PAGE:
Structural Elements of Connective Tissue Cells (see table 4.1) – Mitotically active and secretory cells = “ blasts ” Fibroblasts, chondroblasts, osteoblasts, hematopoietic stem cells – Mature cells = “ cytes ” Chondrocytes, osteocytes –Other cell types Fat cells, white blood cells, mast cells, and macrophages
Loose Connective: Areolar Description Function Location Photomicrograph: Areolar connective tissue, a soft packaging tissue of the body (300x). CONNECTIVE TISSUE PROPER
Loose Connective: Adipose Description Function Location Photomicrograph: Adipose tissue from the subcutaneous layer under the skin (350x). CONNECTIVE TISSUE PROPER
Loose Connective: Reticular Description Function Location Photomicrograph: Dark-staining network of reticular connective tissue fibers forming the internal skeleton of the spleen (350x). CONNECTIVE TISSUE PROPER
Dense Connective: Dense Regular Description Function Location Photomicrograph: Dense regular connective tissue from a tendon (500x). CONNECTIVE TISSUE PROPER
Dense Connective: Dense Irregular Description Function Location Photomicrograph: Dense irregular connective tissue from the dermis of the skin (400x). CONNECTIVE TISSUE PROPER
Dense Connective: Elastic Description Function Location Photomicrograph: Elastic connective tissue in the wall of the aorta (250x). CONNECTIVE TISSUE PROPER
Connective Tissue: Cartilage Stands up to both compression and tension No nerve fibers, avascular 80% water Chondroblasts – produce new matrix Chondrocytes – mature cartilage cells – Found in small groups in lacunae
Hyaline Cartilage Description Function Location Photomicrograph: Hyaline cartilage from the trachea (750x). CARTILAGE
Elastic Cartilage Description Function Location Photomicrograph: Elastic cartilage from the human ear pinna; forms the flexible skeleton of the ear (800x). CARTILAGE
Fibrocartilage Description Function Location Photomicrograph: Fibrocartilage of an intervertebral disc (125x). Special staining produced the blue color seen. CARTILAGE
Connective Tissue: Bone Description Function Location Photomicrograph: Cross- sectional view of bone (125x).
Connective Tissue: Blood Description Function Location Photomicrograph: Smear of human blood (1860x); two white blood cells (neutrophil in upper left and lymphocyte in lower right) are seen surrounded by red blood cells.
Nervous Tissue Description Function Location Photomicrograph: Neurons (350x)
Muscle Tissue Highly cellular, well vascularized Movement Types 1.Skeletal 2.Cardiac 3.Smooth
Skeletal Muscle Description Function Location Photomicrograph: Skeletal muscle (approx. 460x). Notice the obvious banding pattern and the fact that these large cells are multinucleate. MUSCLE TISSUE
Cardiac Muscle Description Function Location Photomicrograph: Cardiac muscle (500X); notice the striations, branching of cells, and the intercalated discs. MUSCLE TISSUE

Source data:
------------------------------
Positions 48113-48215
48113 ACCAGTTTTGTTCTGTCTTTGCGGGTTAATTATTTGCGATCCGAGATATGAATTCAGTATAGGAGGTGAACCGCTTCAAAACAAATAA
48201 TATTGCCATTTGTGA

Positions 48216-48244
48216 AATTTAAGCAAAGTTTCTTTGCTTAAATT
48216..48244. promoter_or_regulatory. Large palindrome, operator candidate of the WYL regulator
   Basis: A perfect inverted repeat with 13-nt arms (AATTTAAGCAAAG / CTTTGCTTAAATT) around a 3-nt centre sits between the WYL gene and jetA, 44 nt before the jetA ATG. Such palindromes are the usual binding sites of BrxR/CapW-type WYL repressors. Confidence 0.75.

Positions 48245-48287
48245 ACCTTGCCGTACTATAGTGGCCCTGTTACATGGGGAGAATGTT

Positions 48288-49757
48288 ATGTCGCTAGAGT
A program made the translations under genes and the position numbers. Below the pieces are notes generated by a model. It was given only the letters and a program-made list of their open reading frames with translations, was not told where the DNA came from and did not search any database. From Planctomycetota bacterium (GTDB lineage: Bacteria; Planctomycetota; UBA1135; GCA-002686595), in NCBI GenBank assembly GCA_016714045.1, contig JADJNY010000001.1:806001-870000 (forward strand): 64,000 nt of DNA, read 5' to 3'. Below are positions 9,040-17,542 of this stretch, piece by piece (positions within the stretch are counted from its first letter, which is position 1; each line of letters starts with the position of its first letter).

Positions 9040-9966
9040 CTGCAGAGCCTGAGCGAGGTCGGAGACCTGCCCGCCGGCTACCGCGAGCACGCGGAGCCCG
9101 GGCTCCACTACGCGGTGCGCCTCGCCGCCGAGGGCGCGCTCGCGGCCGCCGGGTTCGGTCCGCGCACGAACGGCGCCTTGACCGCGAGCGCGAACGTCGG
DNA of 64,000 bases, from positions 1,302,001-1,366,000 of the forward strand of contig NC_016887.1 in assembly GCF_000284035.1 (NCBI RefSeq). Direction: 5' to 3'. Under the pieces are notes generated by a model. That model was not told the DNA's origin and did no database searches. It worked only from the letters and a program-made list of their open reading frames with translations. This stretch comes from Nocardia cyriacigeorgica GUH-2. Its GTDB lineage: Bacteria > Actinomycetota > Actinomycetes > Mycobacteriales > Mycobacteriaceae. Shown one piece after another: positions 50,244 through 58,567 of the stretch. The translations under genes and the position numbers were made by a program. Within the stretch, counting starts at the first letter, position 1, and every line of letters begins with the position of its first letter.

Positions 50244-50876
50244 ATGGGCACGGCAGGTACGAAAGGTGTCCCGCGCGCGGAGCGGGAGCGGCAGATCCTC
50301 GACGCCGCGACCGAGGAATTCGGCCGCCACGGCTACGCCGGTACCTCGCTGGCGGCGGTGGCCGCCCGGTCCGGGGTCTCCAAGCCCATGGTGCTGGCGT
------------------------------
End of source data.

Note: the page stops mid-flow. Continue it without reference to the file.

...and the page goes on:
Smooth Muscle Description Function Location Photomicrograph: Sheet of smooth muscle (200x). MUSCLE TISSUE
Epithelial Membranes Cutaneous membrane (skin) Mucous membranes – Mucosae Line body cavities open to the exterior (e.g., digestive and respiratory tracts) Serous Membranes – Serosae—membranes (mesothelium + areolar tissue) in a closed ventral body cavity Parietal serosae line internal body walls Visceral serosae cover internal organs
Figure 4.11b Mucosa of nasal cavity Mucosa of lung bronchi Mucosa of mouth Esophagus lining (b) Mucous membranes line body cavities open to the exterior.
Figure 4.11c Parietal pericardium Visceral pericardium (c) Serous membranes line body cavities closed to the exterior. Parietal peritoneum Visceral peritoneum Parietal pleura Visceral pleura
Steps in Tissue Repair Inflammation Organization and Restored Blood Supply Regeneration and Fibrosis
Figure 4.12, step 1 Scab Blood clot in incised wound Epidermis Vein Inflammatory chemicals Inflammation sets the stage: Severed blood vessels bleed and inflammatory chemicals are released. Local blood vessels become more permeable, allowing white blood cells, fluid, clotting proteins and other plasma proteins to seep into the injured area. Clotting occurs; surface dries and forms a scab. Migrating white blood cell Artery 1
Figure 4.12, step 2 Regenerating epithelium Area of granulation tissue ingrowth Fibroblast Macrophage Organization restores the blood supply: The clot is replaced by granulation tissue, which restores the vascular supply. Fibroblasts produce collagen fibers that bridge the gap. Macrophages phagocytize cell debris. Surface epithelial cells multiply and migrate over the granulation tissue. 2
Figure 4.12, step 3 Regenerated epithelium Fibrosed area Regeneration and fibrosis effect permanent repair: The fibrosed area matures and contracts; the epithelium thickens. A fully regenerated epithelium with an underlying area of scar tissue results. 3
Developmental Aspects Primary germ layers: ectoderm, mesoderm, and endoderm – Formed early in embryonic development – Specialize to form the four primary tissues Nerve tissue arises from ectoderm Muscle and connective tissues arise from mesoderm Epithelial tissues arise from all three germ layers